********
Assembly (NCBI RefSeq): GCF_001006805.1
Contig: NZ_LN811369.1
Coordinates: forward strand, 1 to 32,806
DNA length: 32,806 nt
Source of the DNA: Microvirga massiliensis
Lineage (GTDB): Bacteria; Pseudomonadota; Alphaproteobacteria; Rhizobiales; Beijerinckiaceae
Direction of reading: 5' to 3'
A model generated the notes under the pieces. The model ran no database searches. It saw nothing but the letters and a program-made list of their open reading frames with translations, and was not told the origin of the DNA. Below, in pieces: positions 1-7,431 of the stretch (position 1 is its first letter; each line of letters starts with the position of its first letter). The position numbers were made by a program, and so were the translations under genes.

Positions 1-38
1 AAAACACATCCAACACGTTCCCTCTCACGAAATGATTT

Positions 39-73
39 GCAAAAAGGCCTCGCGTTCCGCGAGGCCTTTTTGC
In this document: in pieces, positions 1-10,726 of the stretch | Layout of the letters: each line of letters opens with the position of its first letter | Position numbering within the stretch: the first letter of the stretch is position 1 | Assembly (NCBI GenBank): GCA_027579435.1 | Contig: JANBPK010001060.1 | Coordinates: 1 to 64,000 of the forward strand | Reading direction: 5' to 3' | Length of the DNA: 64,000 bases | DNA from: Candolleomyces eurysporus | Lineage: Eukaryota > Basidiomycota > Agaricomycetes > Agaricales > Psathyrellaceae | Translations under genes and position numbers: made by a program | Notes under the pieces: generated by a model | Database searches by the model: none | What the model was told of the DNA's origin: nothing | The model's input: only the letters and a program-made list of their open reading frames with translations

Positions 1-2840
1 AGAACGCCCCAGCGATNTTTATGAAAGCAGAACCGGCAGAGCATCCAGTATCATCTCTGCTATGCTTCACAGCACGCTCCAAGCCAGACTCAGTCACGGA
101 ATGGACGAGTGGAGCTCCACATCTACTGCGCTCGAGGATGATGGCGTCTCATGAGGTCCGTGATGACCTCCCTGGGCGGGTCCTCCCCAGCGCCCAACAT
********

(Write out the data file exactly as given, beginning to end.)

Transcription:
Assembly (NCBI RefSeq): GCF_001006805.1
Contig: NZ_LN811369.1
Coordinates: forward strand, 1 to 32,806
DNA length: 32,806 nt
Source of the DNA: Microvirga massiliensis
Lineage (GTDB): Bacteria; Pseudomonadota; Alphaproteobacteria; Rhizobiales; Beijerinckiaceae
Direction of reading: 5' to 3'
A model generated the notes under the pieces. The model ran no database searches. It saw nothing but the letters and a program-made list of their open reading frames with translations, and was not told the origin of the DNA. Below, in pieces: positions 1-7,431 of the stretch (position 1 is its first letter; each line of letters starts with the position of its first letter). The position numbers were made by a program, and so were the translations under genes.

Positions 1-38
1 AAAACACATCCAACACGTTCCCTCTCACGAAATGATTT

Positions 39-73
39 GCAAAAAGGCCTCGCGTTCCGCGAGGCCTTTTTGC
In this document: in pieces, positions 1-10,726 of the stretch | Layout of the letters: each line of letters opens with the position of its first letter | Position numbering within the stretch: the first letter of the stretch is position 1 | Assembly (NCBI GenBank): GCA_027579435.1 | Contig: JANBPK010001060.1 | Coordinates: 1 to 64,000 of the forward strand | Reading direction: 5' to 3' | Length of the DNA: 64,000 bases | DNA from: Candolleomyces eurysporus | Lineage: Eukaryota > Basidiomycota > Agaricomycetes > Agaricales > Psathyrellaceae | Translations under genes and position numbers: made by a program | Notes under the pieces: generated by a model | Database searches by the model: none | What the model was told of the DNA's origin: nothing | The model's input: only the letters and a program-made list of their open reading frames with translations

Positions 1-2840
1 AGAACGCCCCAGCGATNTTTATGAAAGCAGAACCGGCAGAGCATCCAGTATCATCTCTGCTATGCTTCACAGCACGCTCCAAGCCAGACTCAGTCACGGA
101 ATGGACGAGTGGAGCTCCACATCTACTGCGCTCGAGGATGATGGCGTCTCATGAGGTCCGTGATGACCTCCCTGGGCGGGTCCTCCCCAGCGCCCAACAT